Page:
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Rising star – Adam Cooper

Adam Cooper, 28, was nominated by Tony Randgaard, manager, cargo marketing, United Cargo
 

What’s your job title?

Senior manager, operations performance and field support at United Cargo.

 

Do you have training or under- or postgraduate education in this area?

I have a bachelor’s degree in business administration from Boston University, but my educational background doesn’t include any concentration on cargo or the airline industry.

 

When and where did you start in the air cargo industry?

I was serving as a United ramp operations manager at Los Angeles International Airport (LAX) on a temporary upgrade. I was given the opportunity to move into the LAX cargo operations manager position and that’s how I became involved in cargo.

 

How or why did you get into this industry?

I can’t say it was the result of any strategic planning on my part. I knew very little about cargo operations or the cargo industry before I started at LAX – just what I learned from interacting with cargo on the ramp side. Coming into United, cargo wasn’t something I expected to become involved with. But I decided to take the opportunity to learn another facet of United and airline industry operations and I’m glad I did.

 

What were your first impressions of this industry – and have they lasted?

As part of a generation that grew up surrounded by technology, my expectation was that every industry would be focused on using the latest technological innovations to improve their processes. From that perspective, I have to say that coming into the world of cargo was like taking a step back in time. I was surprised to see how paper-dependent the logistics process was. In some ways, unfortunately, this impression has lasted – there’s still too much paper in the process. The industry is on the right track with the various ‘paperless’ projects and e-business initiatives but, like a lot of people of many different generations, I wish we were making more progress more quickly in this area.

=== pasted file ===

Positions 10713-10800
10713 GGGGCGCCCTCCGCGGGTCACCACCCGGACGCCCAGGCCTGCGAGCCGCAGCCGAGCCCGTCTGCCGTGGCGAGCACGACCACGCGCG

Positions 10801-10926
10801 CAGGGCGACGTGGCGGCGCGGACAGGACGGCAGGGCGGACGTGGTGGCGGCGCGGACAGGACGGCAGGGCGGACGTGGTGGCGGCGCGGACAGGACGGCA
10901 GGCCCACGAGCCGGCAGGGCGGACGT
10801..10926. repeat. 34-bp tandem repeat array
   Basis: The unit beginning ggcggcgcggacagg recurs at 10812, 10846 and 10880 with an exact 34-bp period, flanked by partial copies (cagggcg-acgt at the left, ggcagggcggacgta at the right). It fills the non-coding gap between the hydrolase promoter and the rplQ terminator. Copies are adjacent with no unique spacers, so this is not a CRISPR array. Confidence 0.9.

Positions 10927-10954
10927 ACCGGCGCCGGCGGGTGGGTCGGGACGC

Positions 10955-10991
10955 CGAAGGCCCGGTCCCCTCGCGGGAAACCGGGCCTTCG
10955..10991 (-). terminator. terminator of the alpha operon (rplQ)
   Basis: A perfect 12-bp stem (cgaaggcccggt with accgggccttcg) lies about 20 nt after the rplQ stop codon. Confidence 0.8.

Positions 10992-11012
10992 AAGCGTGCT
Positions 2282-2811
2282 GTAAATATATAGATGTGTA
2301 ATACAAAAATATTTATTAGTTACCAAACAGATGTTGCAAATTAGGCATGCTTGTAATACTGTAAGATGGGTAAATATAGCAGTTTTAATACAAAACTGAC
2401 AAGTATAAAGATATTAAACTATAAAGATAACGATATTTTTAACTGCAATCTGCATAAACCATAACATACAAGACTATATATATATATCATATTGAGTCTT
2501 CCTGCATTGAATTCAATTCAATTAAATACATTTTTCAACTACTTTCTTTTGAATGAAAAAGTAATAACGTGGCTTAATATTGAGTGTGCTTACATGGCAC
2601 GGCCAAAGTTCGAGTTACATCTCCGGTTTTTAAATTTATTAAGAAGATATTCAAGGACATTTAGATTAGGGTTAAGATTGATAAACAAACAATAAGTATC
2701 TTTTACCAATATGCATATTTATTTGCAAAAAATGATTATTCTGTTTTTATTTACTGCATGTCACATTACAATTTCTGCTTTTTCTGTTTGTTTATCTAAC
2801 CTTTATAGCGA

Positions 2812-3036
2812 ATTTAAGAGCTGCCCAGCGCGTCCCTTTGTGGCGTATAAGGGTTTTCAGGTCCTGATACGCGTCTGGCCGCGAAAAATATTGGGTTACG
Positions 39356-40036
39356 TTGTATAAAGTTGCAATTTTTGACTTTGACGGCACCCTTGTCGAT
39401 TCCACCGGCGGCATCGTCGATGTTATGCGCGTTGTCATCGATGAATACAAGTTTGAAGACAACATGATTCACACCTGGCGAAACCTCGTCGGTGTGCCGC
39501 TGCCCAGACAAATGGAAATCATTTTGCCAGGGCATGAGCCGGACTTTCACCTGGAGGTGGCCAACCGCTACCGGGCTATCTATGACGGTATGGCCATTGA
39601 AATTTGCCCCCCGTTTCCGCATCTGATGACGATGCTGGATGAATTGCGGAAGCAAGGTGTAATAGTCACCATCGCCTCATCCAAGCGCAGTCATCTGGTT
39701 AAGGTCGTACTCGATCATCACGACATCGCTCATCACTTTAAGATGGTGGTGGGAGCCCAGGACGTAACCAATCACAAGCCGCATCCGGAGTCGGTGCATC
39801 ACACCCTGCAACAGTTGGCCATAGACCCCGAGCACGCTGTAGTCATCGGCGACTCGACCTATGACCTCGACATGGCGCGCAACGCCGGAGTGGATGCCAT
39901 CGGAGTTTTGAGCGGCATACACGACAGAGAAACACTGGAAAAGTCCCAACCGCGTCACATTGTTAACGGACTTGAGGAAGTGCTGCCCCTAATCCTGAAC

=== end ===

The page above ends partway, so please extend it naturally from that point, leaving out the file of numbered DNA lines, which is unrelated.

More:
What interests you about air freight?

One thing is the opportunity to make a big impact by investing in and developing technology solutions. Unlike other aspects of the airline industry, we don’t need to invent something new to make a great improvement in cargo processes. We can make things better quickly by utilising existing technology. Another thing that intrigues me about air freight is the impact it has on the worldwide economy and how it contributes to global trade. Despite the vast distances that separate the continents, in terms of marketing and purchasing new products the world is now one all-encompassing market. More and more people around the globe have the opportunity to participate in this market – as buyers, sellers, manufacturers and so on – and air freight plays a major role in facilitating that.

 

What do you think the industry needs to be better at?

The cargo industry needs to be much better at utilising all the advancements in technology to improve the way we do business. I’m aware of the capital and manpower costs of investing in e-business and paperless processes, and I have heard and understand all the reasons that have been given not to do this in the past. I think, as an industry, we need to bite the bullet and make it happen now or we’ll be left behind.


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